The body in which these contradictions are occasionally addressed is the Federal Security Council, which holds top-secret meetings at irregular intervals in the small conference room at the Chancellery. Merkel opened last Monday's meeting promptly at 4 p.m.
'Hospitable to Terrorism'
First, two FDP cabinet ministers, Foreign Minister Guido Westerwelle and Development Minister Dirk Niebel, reported on the situation in the troubled West African country of Mali, which has been divided since the military staged a coup in the spring. Then it was Gerhard Schindler's turn to speak.
Schindler, who is president of the Bundesnachrichtendienst (BND), Germany's foreign intelligence service, handed out a folder full of slides and charts. The situation in Mali is difficult, Schindler said, noting that many troops loyal to the government have deserted and the army is demoralized leading to a current inability to pressure the Islamists who have established control of the northern part of the country. "Northern Mali is in the process of becoming a region hospitable to terrorism."
Merkel is a disciplined politician who is almost never quoted using strong language. But when Schindler had finished his presentation, the chancellor exclaimed: "What a crap region."
After the first item on the agenda has been dealt with, the BND president and the intelligence coordinator at the Chancellery always leave the room. When it comes to individual arms exports, the chancellor and the other eight permanent members of the cabinet (ministers of foreign affairs, finance, defense, economics, interior, development and justice, along with Merkel's chief of staff) prefer to exclude other government officials from their discussions.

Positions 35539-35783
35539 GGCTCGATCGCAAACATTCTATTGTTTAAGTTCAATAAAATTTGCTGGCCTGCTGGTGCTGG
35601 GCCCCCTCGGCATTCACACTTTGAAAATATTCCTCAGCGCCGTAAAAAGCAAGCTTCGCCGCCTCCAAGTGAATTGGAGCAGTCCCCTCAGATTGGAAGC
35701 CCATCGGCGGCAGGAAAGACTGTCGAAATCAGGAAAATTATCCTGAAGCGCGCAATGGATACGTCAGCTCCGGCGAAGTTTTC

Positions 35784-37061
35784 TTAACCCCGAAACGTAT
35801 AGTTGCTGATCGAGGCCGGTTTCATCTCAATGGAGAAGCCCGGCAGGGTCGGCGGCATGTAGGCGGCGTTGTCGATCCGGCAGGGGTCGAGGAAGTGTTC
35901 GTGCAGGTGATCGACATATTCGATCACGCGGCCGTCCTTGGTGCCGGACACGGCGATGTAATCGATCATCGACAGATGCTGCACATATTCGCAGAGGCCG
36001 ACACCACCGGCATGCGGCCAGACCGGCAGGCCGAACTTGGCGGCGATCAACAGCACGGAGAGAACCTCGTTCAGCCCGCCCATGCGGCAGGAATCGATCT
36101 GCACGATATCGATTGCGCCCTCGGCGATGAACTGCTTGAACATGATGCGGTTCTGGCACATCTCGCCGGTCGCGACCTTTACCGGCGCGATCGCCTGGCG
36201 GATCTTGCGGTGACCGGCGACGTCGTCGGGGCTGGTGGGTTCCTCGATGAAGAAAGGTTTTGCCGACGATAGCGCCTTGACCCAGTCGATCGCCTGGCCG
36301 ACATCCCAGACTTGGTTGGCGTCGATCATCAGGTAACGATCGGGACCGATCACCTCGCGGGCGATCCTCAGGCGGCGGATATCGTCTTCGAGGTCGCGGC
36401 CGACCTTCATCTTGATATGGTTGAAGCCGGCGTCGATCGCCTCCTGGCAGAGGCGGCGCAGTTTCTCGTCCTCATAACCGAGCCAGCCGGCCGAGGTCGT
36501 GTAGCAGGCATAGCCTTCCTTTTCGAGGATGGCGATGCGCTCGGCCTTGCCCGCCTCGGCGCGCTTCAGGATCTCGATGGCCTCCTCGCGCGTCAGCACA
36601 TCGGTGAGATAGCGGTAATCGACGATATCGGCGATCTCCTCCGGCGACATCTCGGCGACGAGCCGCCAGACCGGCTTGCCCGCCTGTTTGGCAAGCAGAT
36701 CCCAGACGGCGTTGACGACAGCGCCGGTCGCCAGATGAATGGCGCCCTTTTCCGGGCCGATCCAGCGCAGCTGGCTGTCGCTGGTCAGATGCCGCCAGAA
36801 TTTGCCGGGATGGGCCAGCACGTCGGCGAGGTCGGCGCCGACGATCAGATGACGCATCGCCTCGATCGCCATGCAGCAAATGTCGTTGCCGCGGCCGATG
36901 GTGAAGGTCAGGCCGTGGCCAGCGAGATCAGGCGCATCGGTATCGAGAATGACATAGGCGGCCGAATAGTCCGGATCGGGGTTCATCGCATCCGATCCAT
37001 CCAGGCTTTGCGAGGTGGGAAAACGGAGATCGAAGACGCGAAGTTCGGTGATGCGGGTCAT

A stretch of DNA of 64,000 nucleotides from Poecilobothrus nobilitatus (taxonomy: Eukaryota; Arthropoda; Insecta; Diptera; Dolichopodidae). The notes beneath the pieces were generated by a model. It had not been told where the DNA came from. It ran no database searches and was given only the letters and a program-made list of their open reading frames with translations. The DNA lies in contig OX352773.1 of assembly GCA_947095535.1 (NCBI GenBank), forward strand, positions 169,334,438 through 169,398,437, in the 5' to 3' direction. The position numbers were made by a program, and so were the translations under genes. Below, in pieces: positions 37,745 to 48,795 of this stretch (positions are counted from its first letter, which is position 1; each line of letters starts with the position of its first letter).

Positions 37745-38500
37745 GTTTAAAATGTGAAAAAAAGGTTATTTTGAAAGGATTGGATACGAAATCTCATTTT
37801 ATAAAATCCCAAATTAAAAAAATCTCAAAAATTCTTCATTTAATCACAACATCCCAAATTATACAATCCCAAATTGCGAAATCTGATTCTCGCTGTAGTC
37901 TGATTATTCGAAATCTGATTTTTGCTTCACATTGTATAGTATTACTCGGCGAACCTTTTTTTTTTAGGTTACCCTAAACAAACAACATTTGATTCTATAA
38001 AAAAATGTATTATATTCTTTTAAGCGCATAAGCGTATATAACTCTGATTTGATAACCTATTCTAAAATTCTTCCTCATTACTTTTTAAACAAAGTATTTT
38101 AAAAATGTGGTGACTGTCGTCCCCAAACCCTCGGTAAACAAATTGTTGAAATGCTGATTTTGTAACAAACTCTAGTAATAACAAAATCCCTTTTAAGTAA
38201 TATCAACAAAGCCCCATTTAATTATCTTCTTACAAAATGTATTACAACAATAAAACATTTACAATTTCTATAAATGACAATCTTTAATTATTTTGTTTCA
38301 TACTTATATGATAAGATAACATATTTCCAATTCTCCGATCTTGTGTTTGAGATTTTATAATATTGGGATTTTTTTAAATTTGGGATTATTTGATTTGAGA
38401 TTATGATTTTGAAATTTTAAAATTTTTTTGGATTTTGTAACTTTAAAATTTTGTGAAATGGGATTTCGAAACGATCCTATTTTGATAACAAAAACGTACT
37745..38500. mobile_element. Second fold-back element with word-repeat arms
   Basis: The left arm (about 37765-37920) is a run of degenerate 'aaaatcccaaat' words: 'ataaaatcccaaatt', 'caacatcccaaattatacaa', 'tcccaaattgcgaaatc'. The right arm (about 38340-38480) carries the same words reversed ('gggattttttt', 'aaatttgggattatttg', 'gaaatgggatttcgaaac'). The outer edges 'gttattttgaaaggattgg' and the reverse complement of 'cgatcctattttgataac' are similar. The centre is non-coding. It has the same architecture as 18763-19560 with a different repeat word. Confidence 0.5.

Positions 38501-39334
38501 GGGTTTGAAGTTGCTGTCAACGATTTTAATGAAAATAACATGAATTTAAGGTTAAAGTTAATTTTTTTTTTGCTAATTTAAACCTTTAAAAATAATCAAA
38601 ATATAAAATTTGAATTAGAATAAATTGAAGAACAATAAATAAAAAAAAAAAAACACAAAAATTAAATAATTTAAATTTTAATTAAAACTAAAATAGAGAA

Only the relevant department head at the Chancellery, the government spokesperson and representatives from the Bundeswehr and the German president's office are allowed to stay in the room. The minutes merely contain rudimentary information on which arms export deals were approved and which ones were blocked.
Two projects that were discussed last Monday afternoon were particularly sensitive. The topic was the Middle East, as is so often the case. Protecting Israel's security is "part of my country's raison d'être," Merkel said in a March 2008 speech to the Israeli Knesset. "For me as German chancellor," she continued, "Israel's security will never be open to negotiation."
Partly as a result, Israel gets nuclear-capable submarines from the Germans, as well as any other weapons it wants. This time the Israelis wanted more modern launchers for rocket-propelled grenades and anti-armor weapons, made by Dynamit Nobel Defence near the western German town of Siegen.
'Now More than Ever'
In its advertising, the company notes that its RPGs can be fired at close range and out of confined spaces, making them perfect for use against Hamas in the Gaza Strip.
The Israeli request was on the Federal Security Council's agenda once before, in June. But the Foreign Ministry and the Ministry for Economic Cooperation and Development had concerns about exporting weapons for urban warfare to a potential combat zone, and the council decided to defer the decision.
Last Monday, with impressions from the most recent Gaza war in their minds, Merkel and her ministers decided to approve the weapons deal with Jerusalem. Germany had to support Israel, "now more than ever," one minister argued, saying that the threat coming from Hamas is serious. The group agreed that the arms shipment should also send a message.
In this context, Westerwelle is the personification of German paradox. Only a week earlier, he had tried in vain to serve as a peace broker between Israel and the Palestinians. And now the same minister was rubber-stamping the delivery of weapons that could be used in the Palestinian conflict.
The Boxer is one of the most modern battle vehicles in the world. It can be equipped with a remote-controlled weapons station or converted into a mobile surgical unit. The Bundeswehr uses the Boxer in Afghanistan as an armored personnel carrier. The Saudis need the vehicles for their Royal Guard, which protects the royal family.